Future Horizons – In-Sync Activity Cards

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I am very excited to have partnered with Future Horizons, Inc. and Sensory World, leaders in providing information and resources about Sensory Processing Disorder, Autism and Asperger Syndrome.  I recently received a set of In-Sync Activity Cards and was thrilled to try them out.  When I first looked at the cards I was glad to see the sensory activities required very minimal or no ‘equipment.’  My favorite activity only requires a paper plate!

The activity cards are developed by Joye Newman, MA and Carol Kranowitz, MA.  Joye Newman is perceptual motor therapist and the founder and director of Kids Moving Company.  Carol Kranowitz is the author of the classics Out of Sync Child and Out-of-Sync Child Has Fun. The In-Sync Activity Cards are based on their book Growing an In-Synch Child: Simple, Fun Activities to Help Every Child Develop, Learn and Grow.

I was impressed with the range of activities and how they can be adapted and extended depending on the individual’s needs.  50 different activities are organized according to beginner, intermediate and advanced levels.  The activity cards give ‘What to Look Fors’ and clearly describes the sensory systems and skills are targeted.

For example, ‘Wall Ball’ involves moving a tennis ball with your hands at shoulder height across a masking taped line on a wall.  The materials are only masking tape, a tennis ball and a wall.  The skills you develop are “directionality (for writing in cursive), proprioception (for squeezing paint out of a tube), tactile processing (for handling classroom tools, such as scissors and crayons) and visual processing (for writing on lined paper).” (Quoted from activity card)

As a special education teacher for students with Autism Spectrum Disorder I found the activities to be very easy to use in the classroom.  As the instructional leader in my classroom, I work with different teaching assistants and volunteers.  The easy-to-follow instructions of the cards make the activities possible for support staff to lead students through with minimal direction on my part.  The activities are quick, easy to do, and very easy to teach to students and staff alike.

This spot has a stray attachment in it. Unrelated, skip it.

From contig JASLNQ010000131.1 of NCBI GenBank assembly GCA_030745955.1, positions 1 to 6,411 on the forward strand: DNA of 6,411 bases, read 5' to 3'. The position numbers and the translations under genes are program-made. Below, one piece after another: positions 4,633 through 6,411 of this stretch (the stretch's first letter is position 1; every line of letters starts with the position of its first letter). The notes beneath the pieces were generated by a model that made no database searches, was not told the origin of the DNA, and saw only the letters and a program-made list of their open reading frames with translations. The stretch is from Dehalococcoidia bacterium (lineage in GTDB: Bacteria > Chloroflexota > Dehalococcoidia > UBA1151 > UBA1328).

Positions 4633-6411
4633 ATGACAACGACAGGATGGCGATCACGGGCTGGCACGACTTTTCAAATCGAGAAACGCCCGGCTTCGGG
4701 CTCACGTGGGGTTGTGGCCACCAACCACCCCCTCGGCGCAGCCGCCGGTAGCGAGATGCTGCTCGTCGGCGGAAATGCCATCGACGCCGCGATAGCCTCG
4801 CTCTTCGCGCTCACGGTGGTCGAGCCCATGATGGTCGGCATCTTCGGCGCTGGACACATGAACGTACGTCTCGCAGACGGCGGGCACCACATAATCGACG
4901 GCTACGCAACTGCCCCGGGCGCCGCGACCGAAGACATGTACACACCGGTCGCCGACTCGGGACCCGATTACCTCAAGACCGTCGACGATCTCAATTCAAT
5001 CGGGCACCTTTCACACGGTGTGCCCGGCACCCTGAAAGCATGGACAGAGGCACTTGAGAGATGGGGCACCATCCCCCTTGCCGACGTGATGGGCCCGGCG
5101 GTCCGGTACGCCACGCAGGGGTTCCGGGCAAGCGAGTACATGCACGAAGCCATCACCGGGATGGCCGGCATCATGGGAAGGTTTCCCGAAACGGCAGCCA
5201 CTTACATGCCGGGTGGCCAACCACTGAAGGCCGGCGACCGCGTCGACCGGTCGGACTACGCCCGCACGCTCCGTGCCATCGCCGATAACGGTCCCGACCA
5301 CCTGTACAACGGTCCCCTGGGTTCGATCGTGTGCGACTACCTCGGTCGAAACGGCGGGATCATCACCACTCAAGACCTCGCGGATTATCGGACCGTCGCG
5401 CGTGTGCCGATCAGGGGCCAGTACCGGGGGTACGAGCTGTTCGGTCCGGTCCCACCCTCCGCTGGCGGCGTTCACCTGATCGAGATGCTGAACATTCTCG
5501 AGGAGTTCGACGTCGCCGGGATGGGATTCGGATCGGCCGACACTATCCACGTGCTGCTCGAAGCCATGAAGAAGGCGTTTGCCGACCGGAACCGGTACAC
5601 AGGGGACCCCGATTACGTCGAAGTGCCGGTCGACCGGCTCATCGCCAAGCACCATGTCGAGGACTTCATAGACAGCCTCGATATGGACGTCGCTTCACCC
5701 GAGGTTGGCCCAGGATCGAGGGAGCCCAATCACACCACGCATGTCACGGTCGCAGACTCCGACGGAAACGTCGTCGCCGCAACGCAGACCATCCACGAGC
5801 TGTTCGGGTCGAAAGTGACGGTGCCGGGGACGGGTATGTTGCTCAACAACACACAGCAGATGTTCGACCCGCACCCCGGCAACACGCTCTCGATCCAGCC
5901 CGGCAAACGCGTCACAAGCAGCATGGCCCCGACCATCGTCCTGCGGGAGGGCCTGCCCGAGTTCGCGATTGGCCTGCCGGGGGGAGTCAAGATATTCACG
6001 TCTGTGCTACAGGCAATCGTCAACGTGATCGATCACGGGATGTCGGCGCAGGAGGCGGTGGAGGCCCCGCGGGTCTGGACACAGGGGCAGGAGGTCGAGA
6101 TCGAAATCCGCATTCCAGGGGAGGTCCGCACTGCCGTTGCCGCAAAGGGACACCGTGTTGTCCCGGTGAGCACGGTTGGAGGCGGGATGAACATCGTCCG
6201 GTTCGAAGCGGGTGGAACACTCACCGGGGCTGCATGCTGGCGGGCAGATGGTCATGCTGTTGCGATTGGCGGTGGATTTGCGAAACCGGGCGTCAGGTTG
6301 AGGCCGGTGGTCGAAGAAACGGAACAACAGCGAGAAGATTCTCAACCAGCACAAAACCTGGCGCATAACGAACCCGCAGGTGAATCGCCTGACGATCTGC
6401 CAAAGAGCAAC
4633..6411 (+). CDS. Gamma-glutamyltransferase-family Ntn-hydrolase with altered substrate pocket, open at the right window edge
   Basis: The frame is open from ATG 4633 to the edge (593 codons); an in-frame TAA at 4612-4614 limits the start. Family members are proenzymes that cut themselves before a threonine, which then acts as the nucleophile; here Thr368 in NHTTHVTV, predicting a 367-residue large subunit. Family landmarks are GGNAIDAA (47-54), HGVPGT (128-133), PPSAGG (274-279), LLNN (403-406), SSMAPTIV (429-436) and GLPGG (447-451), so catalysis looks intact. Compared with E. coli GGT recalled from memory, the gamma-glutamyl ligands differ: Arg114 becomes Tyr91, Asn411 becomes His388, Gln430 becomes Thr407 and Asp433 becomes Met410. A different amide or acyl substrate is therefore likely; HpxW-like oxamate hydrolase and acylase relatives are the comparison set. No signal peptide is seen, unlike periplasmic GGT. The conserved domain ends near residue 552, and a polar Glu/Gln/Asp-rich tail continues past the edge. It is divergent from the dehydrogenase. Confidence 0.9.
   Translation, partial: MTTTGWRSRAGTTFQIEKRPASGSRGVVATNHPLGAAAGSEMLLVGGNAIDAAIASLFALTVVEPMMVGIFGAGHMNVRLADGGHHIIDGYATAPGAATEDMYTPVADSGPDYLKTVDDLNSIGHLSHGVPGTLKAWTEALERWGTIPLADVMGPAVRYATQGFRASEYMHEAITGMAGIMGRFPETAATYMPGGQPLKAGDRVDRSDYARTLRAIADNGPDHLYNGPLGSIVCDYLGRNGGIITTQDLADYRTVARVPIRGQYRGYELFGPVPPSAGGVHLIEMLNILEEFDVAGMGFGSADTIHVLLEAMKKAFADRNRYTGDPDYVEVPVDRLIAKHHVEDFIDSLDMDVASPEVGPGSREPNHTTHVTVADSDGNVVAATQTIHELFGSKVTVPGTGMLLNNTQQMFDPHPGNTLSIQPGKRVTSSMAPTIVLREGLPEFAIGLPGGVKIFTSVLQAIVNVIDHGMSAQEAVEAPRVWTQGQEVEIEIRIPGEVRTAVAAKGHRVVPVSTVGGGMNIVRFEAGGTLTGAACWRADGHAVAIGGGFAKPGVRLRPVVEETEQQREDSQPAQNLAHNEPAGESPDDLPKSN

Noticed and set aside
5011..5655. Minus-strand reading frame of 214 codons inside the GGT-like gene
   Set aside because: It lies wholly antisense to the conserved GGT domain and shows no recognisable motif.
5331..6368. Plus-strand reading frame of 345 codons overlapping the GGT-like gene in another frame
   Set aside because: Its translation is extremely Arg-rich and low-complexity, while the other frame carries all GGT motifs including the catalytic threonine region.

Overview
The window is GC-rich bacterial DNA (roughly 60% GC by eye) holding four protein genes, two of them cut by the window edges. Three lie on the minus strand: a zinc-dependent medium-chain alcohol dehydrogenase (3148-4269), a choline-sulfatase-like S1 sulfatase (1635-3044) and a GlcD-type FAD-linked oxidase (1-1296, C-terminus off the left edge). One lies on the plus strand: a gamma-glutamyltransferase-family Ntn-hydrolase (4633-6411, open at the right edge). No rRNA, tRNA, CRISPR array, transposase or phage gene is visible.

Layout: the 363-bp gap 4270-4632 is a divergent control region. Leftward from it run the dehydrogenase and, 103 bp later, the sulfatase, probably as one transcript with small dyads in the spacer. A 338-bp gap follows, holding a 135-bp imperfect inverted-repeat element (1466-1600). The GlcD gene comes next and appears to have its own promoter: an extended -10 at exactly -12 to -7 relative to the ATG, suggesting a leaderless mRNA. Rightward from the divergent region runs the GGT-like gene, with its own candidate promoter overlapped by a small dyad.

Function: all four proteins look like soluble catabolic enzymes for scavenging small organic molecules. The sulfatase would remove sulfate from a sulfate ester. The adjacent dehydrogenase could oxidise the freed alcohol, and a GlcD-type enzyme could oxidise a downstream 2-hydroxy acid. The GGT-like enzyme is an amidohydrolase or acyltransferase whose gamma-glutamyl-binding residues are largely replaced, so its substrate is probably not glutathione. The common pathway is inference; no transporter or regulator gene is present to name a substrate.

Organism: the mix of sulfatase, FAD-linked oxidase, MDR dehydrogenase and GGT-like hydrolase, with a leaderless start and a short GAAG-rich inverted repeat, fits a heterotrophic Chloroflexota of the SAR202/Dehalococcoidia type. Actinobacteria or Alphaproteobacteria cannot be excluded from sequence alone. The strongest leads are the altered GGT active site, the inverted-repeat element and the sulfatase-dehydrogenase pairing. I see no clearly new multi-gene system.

One of our classroom program goals is to promote greater independence and active involvement in daily living tasks.  I find many of my students do not have a sense of their bodies or limbs in space, and are ‘reluctant movers’.

Many activities (such as Slippery Slidey’, where a student slides a paper plate on the ground with their foot), provide visual support for the individual to attempt the movement (i.e. ‘move the plate to the front’).  Some of my students progressed from simply dragging their toe on the ground to actually pressing weight on their foot while maintaining a ‘flat foot’ in order to move the paper plate!

As a parent of children with sensory processing issues (one hyposensitive and one with full sensory processing disorder) I really appreciate that these activities can be easily done at home.  Some, such as creating a ‘Car Wash’ are just fun ideas that any child would love.  The bonus is that doing the activities helps develop sensory and perceptual skills.

Discount Opportunity:

As a reader you have opportunity to receive a 15% discount and FREE shipping in Continental U.S. on most purchases on Future Horizons website, including conferences!  You also have the opportunity to receive 15% off shipping on Sensory World site.  Just use the coupon code HALFPAST in checking out.

You can purchase the In-Sync Activity Cards directly though Sensory World and save 15% by using the coupon code HALFPAST at check out.

Disclaimer

I was sent a few books and a set of In-Synch Activity Cards resource for review. All opinions are my own.  I will be posting reviews of the books shortly.  If you purchase items using the coupon code HALFPAST through Sensory World or Future Horizons I will receive a small percentage of the purchase amount. 

But the bottom line is these are amazing resources from an excellent provider.  Be sure to check them out!   

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Filed under Sensory Processing Disorder (SPD)

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